Lívio Zanol Puppim published a series of blog posts describing a full-stack network automation, including GitOps with GitLab, handling secrets with Hashicorp Vault, using Ansible and AWX to run automation scripts, continuous integration with Gitlab CI Runner, and topped it off with a REST API and React-based user interface.

You might not want to use the exact same components, but it’s probably worthwhile going through his solution and explore the source code. He’s also looking for any comments or feedback you might have on how to improve what he did.

Worth Reading: The AI Illusion

Russ White’s Weekend Reads are full of gems, including a recent pointer to the AI Illusion – State-of-the-Art Chatbots Aren’t What They Seem article. It starts with “Artificial intelligence is an oxymoron. Despite all the incredible things computers can do, they are still not intelligent in any meaningful sense of the word.” and it only gets better.

While the article focuses on natural language processing (GPT-3 model), I see no reason why we should expect better performance from AI in networking (see also: AI/ML in Networking – The Good, the Bad, and the Ugly).

Next Hops of BGP Routes Reflected by Arista EOS

Imagine a suboptimal design in which:

  • A BGP route reflector also servers as an AS edge (PE) router1;
  • You want to use next-hop-self on AS edge routers.

Being exposed to Cisco IOS for decades, I considered that to be a no-brainer. After all, section 10 of RFC 4456 is pretty specific:

In addition, when a RR reflects a route, it SHOULD NOT modify the following path attributes: NEXT_HOP, AS_PATH, LOCAL_PREF, and MED.

Arista EOS is different – a route reflector happily modifies NEXT_HOP on reflected routes (but then, did you notice the “SHOULD NOT” wording?2)

BGP Labeled Unicast Interoperability Challenges

Jeff Tantsura left me tantalizing hint after reading the BGP Labeled Unicast on Cisco IOS blog post:

Read carefully “Relationship between SAFI-4 and SAFI-1 Routes” section in RFC 8277

The start of that section doesn’t look promising (and it gets worse):

It is possible that a BGP speaker will receive both a SAFI-11 route for prefix P and a SAFI-42 route for prefix P. Different implementations treat this situation in different ways.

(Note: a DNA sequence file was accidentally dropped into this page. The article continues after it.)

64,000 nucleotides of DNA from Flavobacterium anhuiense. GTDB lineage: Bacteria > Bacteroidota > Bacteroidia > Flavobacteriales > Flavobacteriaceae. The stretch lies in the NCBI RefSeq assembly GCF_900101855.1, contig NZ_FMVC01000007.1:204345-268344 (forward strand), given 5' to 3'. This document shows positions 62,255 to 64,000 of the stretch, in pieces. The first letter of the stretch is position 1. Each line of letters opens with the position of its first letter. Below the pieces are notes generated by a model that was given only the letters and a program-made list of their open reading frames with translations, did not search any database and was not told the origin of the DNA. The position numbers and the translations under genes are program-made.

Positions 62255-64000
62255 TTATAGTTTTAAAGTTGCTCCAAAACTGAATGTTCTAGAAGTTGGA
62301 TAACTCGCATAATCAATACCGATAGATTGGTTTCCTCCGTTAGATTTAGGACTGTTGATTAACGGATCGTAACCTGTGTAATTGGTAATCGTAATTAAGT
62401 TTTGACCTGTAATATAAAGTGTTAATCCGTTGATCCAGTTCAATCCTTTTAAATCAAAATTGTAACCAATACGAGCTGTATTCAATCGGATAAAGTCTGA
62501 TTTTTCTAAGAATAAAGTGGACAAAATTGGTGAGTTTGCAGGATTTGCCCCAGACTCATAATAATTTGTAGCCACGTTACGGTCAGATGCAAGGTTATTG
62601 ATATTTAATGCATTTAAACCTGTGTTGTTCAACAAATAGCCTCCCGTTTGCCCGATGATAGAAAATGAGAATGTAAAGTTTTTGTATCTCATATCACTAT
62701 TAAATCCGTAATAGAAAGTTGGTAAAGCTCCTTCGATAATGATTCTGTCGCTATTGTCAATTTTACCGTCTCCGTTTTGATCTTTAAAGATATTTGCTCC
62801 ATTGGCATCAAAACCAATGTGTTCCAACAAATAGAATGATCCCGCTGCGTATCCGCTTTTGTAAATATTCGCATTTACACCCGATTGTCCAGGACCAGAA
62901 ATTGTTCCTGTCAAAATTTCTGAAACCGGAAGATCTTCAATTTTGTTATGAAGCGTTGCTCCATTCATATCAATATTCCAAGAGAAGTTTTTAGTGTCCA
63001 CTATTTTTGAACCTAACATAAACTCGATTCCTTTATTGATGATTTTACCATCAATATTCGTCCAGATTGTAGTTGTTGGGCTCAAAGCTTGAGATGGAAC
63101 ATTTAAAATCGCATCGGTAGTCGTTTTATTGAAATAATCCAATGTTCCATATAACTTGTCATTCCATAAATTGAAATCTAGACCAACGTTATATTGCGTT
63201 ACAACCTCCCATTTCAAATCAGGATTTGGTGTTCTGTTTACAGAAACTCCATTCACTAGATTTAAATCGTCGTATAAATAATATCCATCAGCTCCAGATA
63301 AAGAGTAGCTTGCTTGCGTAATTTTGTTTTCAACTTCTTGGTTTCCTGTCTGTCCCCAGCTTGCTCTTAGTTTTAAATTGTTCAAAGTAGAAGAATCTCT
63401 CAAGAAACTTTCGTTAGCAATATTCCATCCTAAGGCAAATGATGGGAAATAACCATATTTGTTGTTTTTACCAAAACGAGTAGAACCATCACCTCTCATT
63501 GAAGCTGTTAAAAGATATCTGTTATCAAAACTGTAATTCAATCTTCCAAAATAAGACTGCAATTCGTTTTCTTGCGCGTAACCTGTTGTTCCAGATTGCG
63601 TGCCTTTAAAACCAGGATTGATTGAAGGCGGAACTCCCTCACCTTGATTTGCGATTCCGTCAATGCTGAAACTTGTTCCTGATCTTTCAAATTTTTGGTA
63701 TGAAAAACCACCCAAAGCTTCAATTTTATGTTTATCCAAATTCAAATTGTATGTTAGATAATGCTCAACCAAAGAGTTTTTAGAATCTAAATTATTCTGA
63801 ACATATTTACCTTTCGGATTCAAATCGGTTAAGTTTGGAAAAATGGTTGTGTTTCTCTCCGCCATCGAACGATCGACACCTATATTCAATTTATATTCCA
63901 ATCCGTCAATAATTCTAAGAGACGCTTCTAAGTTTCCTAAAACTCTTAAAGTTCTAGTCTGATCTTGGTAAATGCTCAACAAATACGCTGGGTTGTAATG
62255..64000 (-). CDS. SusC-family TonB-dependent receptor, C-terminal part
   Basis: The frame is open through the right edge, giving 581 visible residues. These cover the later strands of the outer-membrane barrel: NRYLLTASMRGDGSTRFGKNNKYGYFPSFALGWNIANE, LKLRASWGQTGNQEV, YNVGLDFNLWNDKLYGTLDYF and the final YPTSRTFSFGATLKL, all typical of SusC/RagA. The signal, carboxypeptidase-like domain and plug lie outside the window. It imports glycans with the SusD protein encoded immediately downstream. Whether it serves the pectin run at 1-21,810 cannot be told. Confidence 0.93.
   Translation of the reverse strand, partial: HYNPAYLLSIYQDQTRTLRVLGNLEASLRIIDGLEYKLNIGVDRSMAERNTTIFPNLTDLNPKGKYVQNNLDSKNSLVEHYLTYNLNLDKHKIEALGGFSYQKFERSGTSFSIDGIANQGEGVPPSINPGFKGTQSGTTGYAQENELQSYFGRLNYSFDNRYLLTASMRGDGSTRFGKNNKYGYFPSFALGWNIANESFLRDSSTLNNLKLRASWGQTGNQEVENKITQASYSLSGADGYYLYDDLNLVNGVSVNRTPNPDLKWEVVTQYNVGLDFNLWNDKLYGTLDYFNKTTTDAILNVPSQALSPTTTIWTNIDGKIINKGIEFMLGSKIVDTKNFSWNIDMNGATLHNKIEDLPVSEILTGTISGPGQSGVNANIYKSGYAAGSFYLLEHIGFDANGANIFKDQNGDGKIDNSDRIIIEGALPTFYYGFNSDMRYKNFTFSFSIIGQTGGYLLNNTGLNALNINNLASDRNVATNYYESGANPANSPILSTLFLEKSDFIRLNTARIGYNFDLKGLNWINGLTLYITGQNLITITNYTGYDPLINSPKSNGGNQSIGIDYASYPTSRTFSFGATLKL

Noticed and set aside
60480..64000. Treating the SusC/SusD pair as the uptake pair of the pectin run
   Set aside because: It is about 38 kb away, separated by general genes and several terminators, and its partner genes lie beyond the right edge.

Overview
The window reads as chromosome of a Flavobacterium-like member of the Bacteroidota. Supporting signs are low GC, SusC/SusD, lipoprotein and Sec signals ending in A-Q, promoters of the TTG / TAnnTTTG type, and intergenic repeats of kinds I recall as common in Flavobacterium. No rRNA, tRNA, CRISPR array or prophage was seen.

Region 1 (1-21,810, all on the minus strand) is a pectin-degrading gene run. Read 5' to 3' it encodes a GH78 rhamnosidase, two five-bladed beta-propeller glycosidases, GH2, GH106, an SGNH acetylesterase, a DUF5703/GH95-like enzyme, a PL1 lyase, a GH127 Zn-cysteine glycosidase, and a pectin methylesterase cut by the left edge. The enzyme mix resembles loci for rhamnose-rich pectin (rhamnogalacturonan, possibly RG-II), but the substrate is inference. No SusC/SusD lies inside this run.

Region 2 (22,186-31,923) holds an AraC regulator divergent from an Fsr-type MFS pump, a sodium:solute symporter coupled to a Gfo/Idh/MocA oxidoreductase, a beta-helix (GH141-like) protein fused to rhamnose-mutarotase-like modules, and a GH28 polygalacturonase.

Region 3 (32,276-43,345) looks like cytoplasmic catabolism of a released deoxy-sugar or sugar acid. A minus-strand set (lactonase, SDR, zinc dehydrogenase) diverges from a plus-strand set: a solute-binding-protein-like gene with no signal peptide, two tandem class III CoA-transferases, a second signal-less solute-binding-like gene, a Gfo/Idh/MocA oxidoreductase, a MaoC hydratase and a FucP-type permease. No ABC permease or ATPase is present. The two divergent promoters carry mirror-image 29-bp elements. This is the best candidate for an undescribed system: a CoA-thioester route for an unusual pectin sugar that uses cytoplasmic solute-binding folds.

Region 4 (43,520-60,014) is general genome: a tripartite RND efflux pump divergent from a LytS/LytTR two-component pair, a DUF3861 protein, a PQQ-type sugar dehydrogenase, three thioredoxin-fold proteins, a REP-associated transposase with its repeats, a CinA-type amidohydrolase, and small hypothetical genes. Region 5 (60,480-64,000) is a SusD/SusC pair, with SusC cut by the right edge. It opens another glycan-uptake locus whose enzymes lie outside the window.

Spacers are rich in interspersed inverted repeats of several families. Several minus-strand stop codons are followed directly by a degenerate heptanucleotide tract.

Now for the details:

netsim-tools, MPLS Edition

netsim-tools release 1.2.0 adds full-blown MPLS and MPLS/VPN support:

It’s never been easier to build full-blown MPLS/VPN labs ;)… if you’re OK with using Cisco IOS or Arista EOS. Please feel free to submit a PR to add support for other platforms.

You might want to start with the VRF tutorial to see how simple it is to define VRFs, and follow the installation guide to set up your lab – if you’re semi-fluent in Linux (and don’t care about data plane quirks), the easiest option would be to run Arista cEOS.

Worth Reading: Higher Levels of Address Aggregation

Every now and then someone tells me how much better the global Internet would be if only we were using recursive layers (RINA) and hierarchical addresses. I always answer “that’s a business problem, not a technical one, and you cannot solve business problems by throwing technology at them”, but of course that has never persuaded anyone who hasn’t been running a large-enough business for long enough.

Geoff Huston is doing a much better job in the March 2022 ISP Column – read the Higher Levels of Address Aggregation, and if you still need more technical details, there’s 30+ pages of RFC 4984.

Video: Combining Data-Link- and Network Layer Addresses

The previous videos in the How Networks Really Work webinar described some interesting details of data-link layer addresses and network layer addresses. Now for the final bit: how do we map an adjacent network address into a per-interface data link layer address?

If you answered ARP (or ND if you happen to be of IPv6 persuasion) you’re absolutely right… but is that the only way? Watch the Combining Data-Link- and Network Addresses video to find out.

You need Free ipSpace.net Subscription to watch the video, and the Standard ipSpace.net Subscription to register for upcoming live sessions.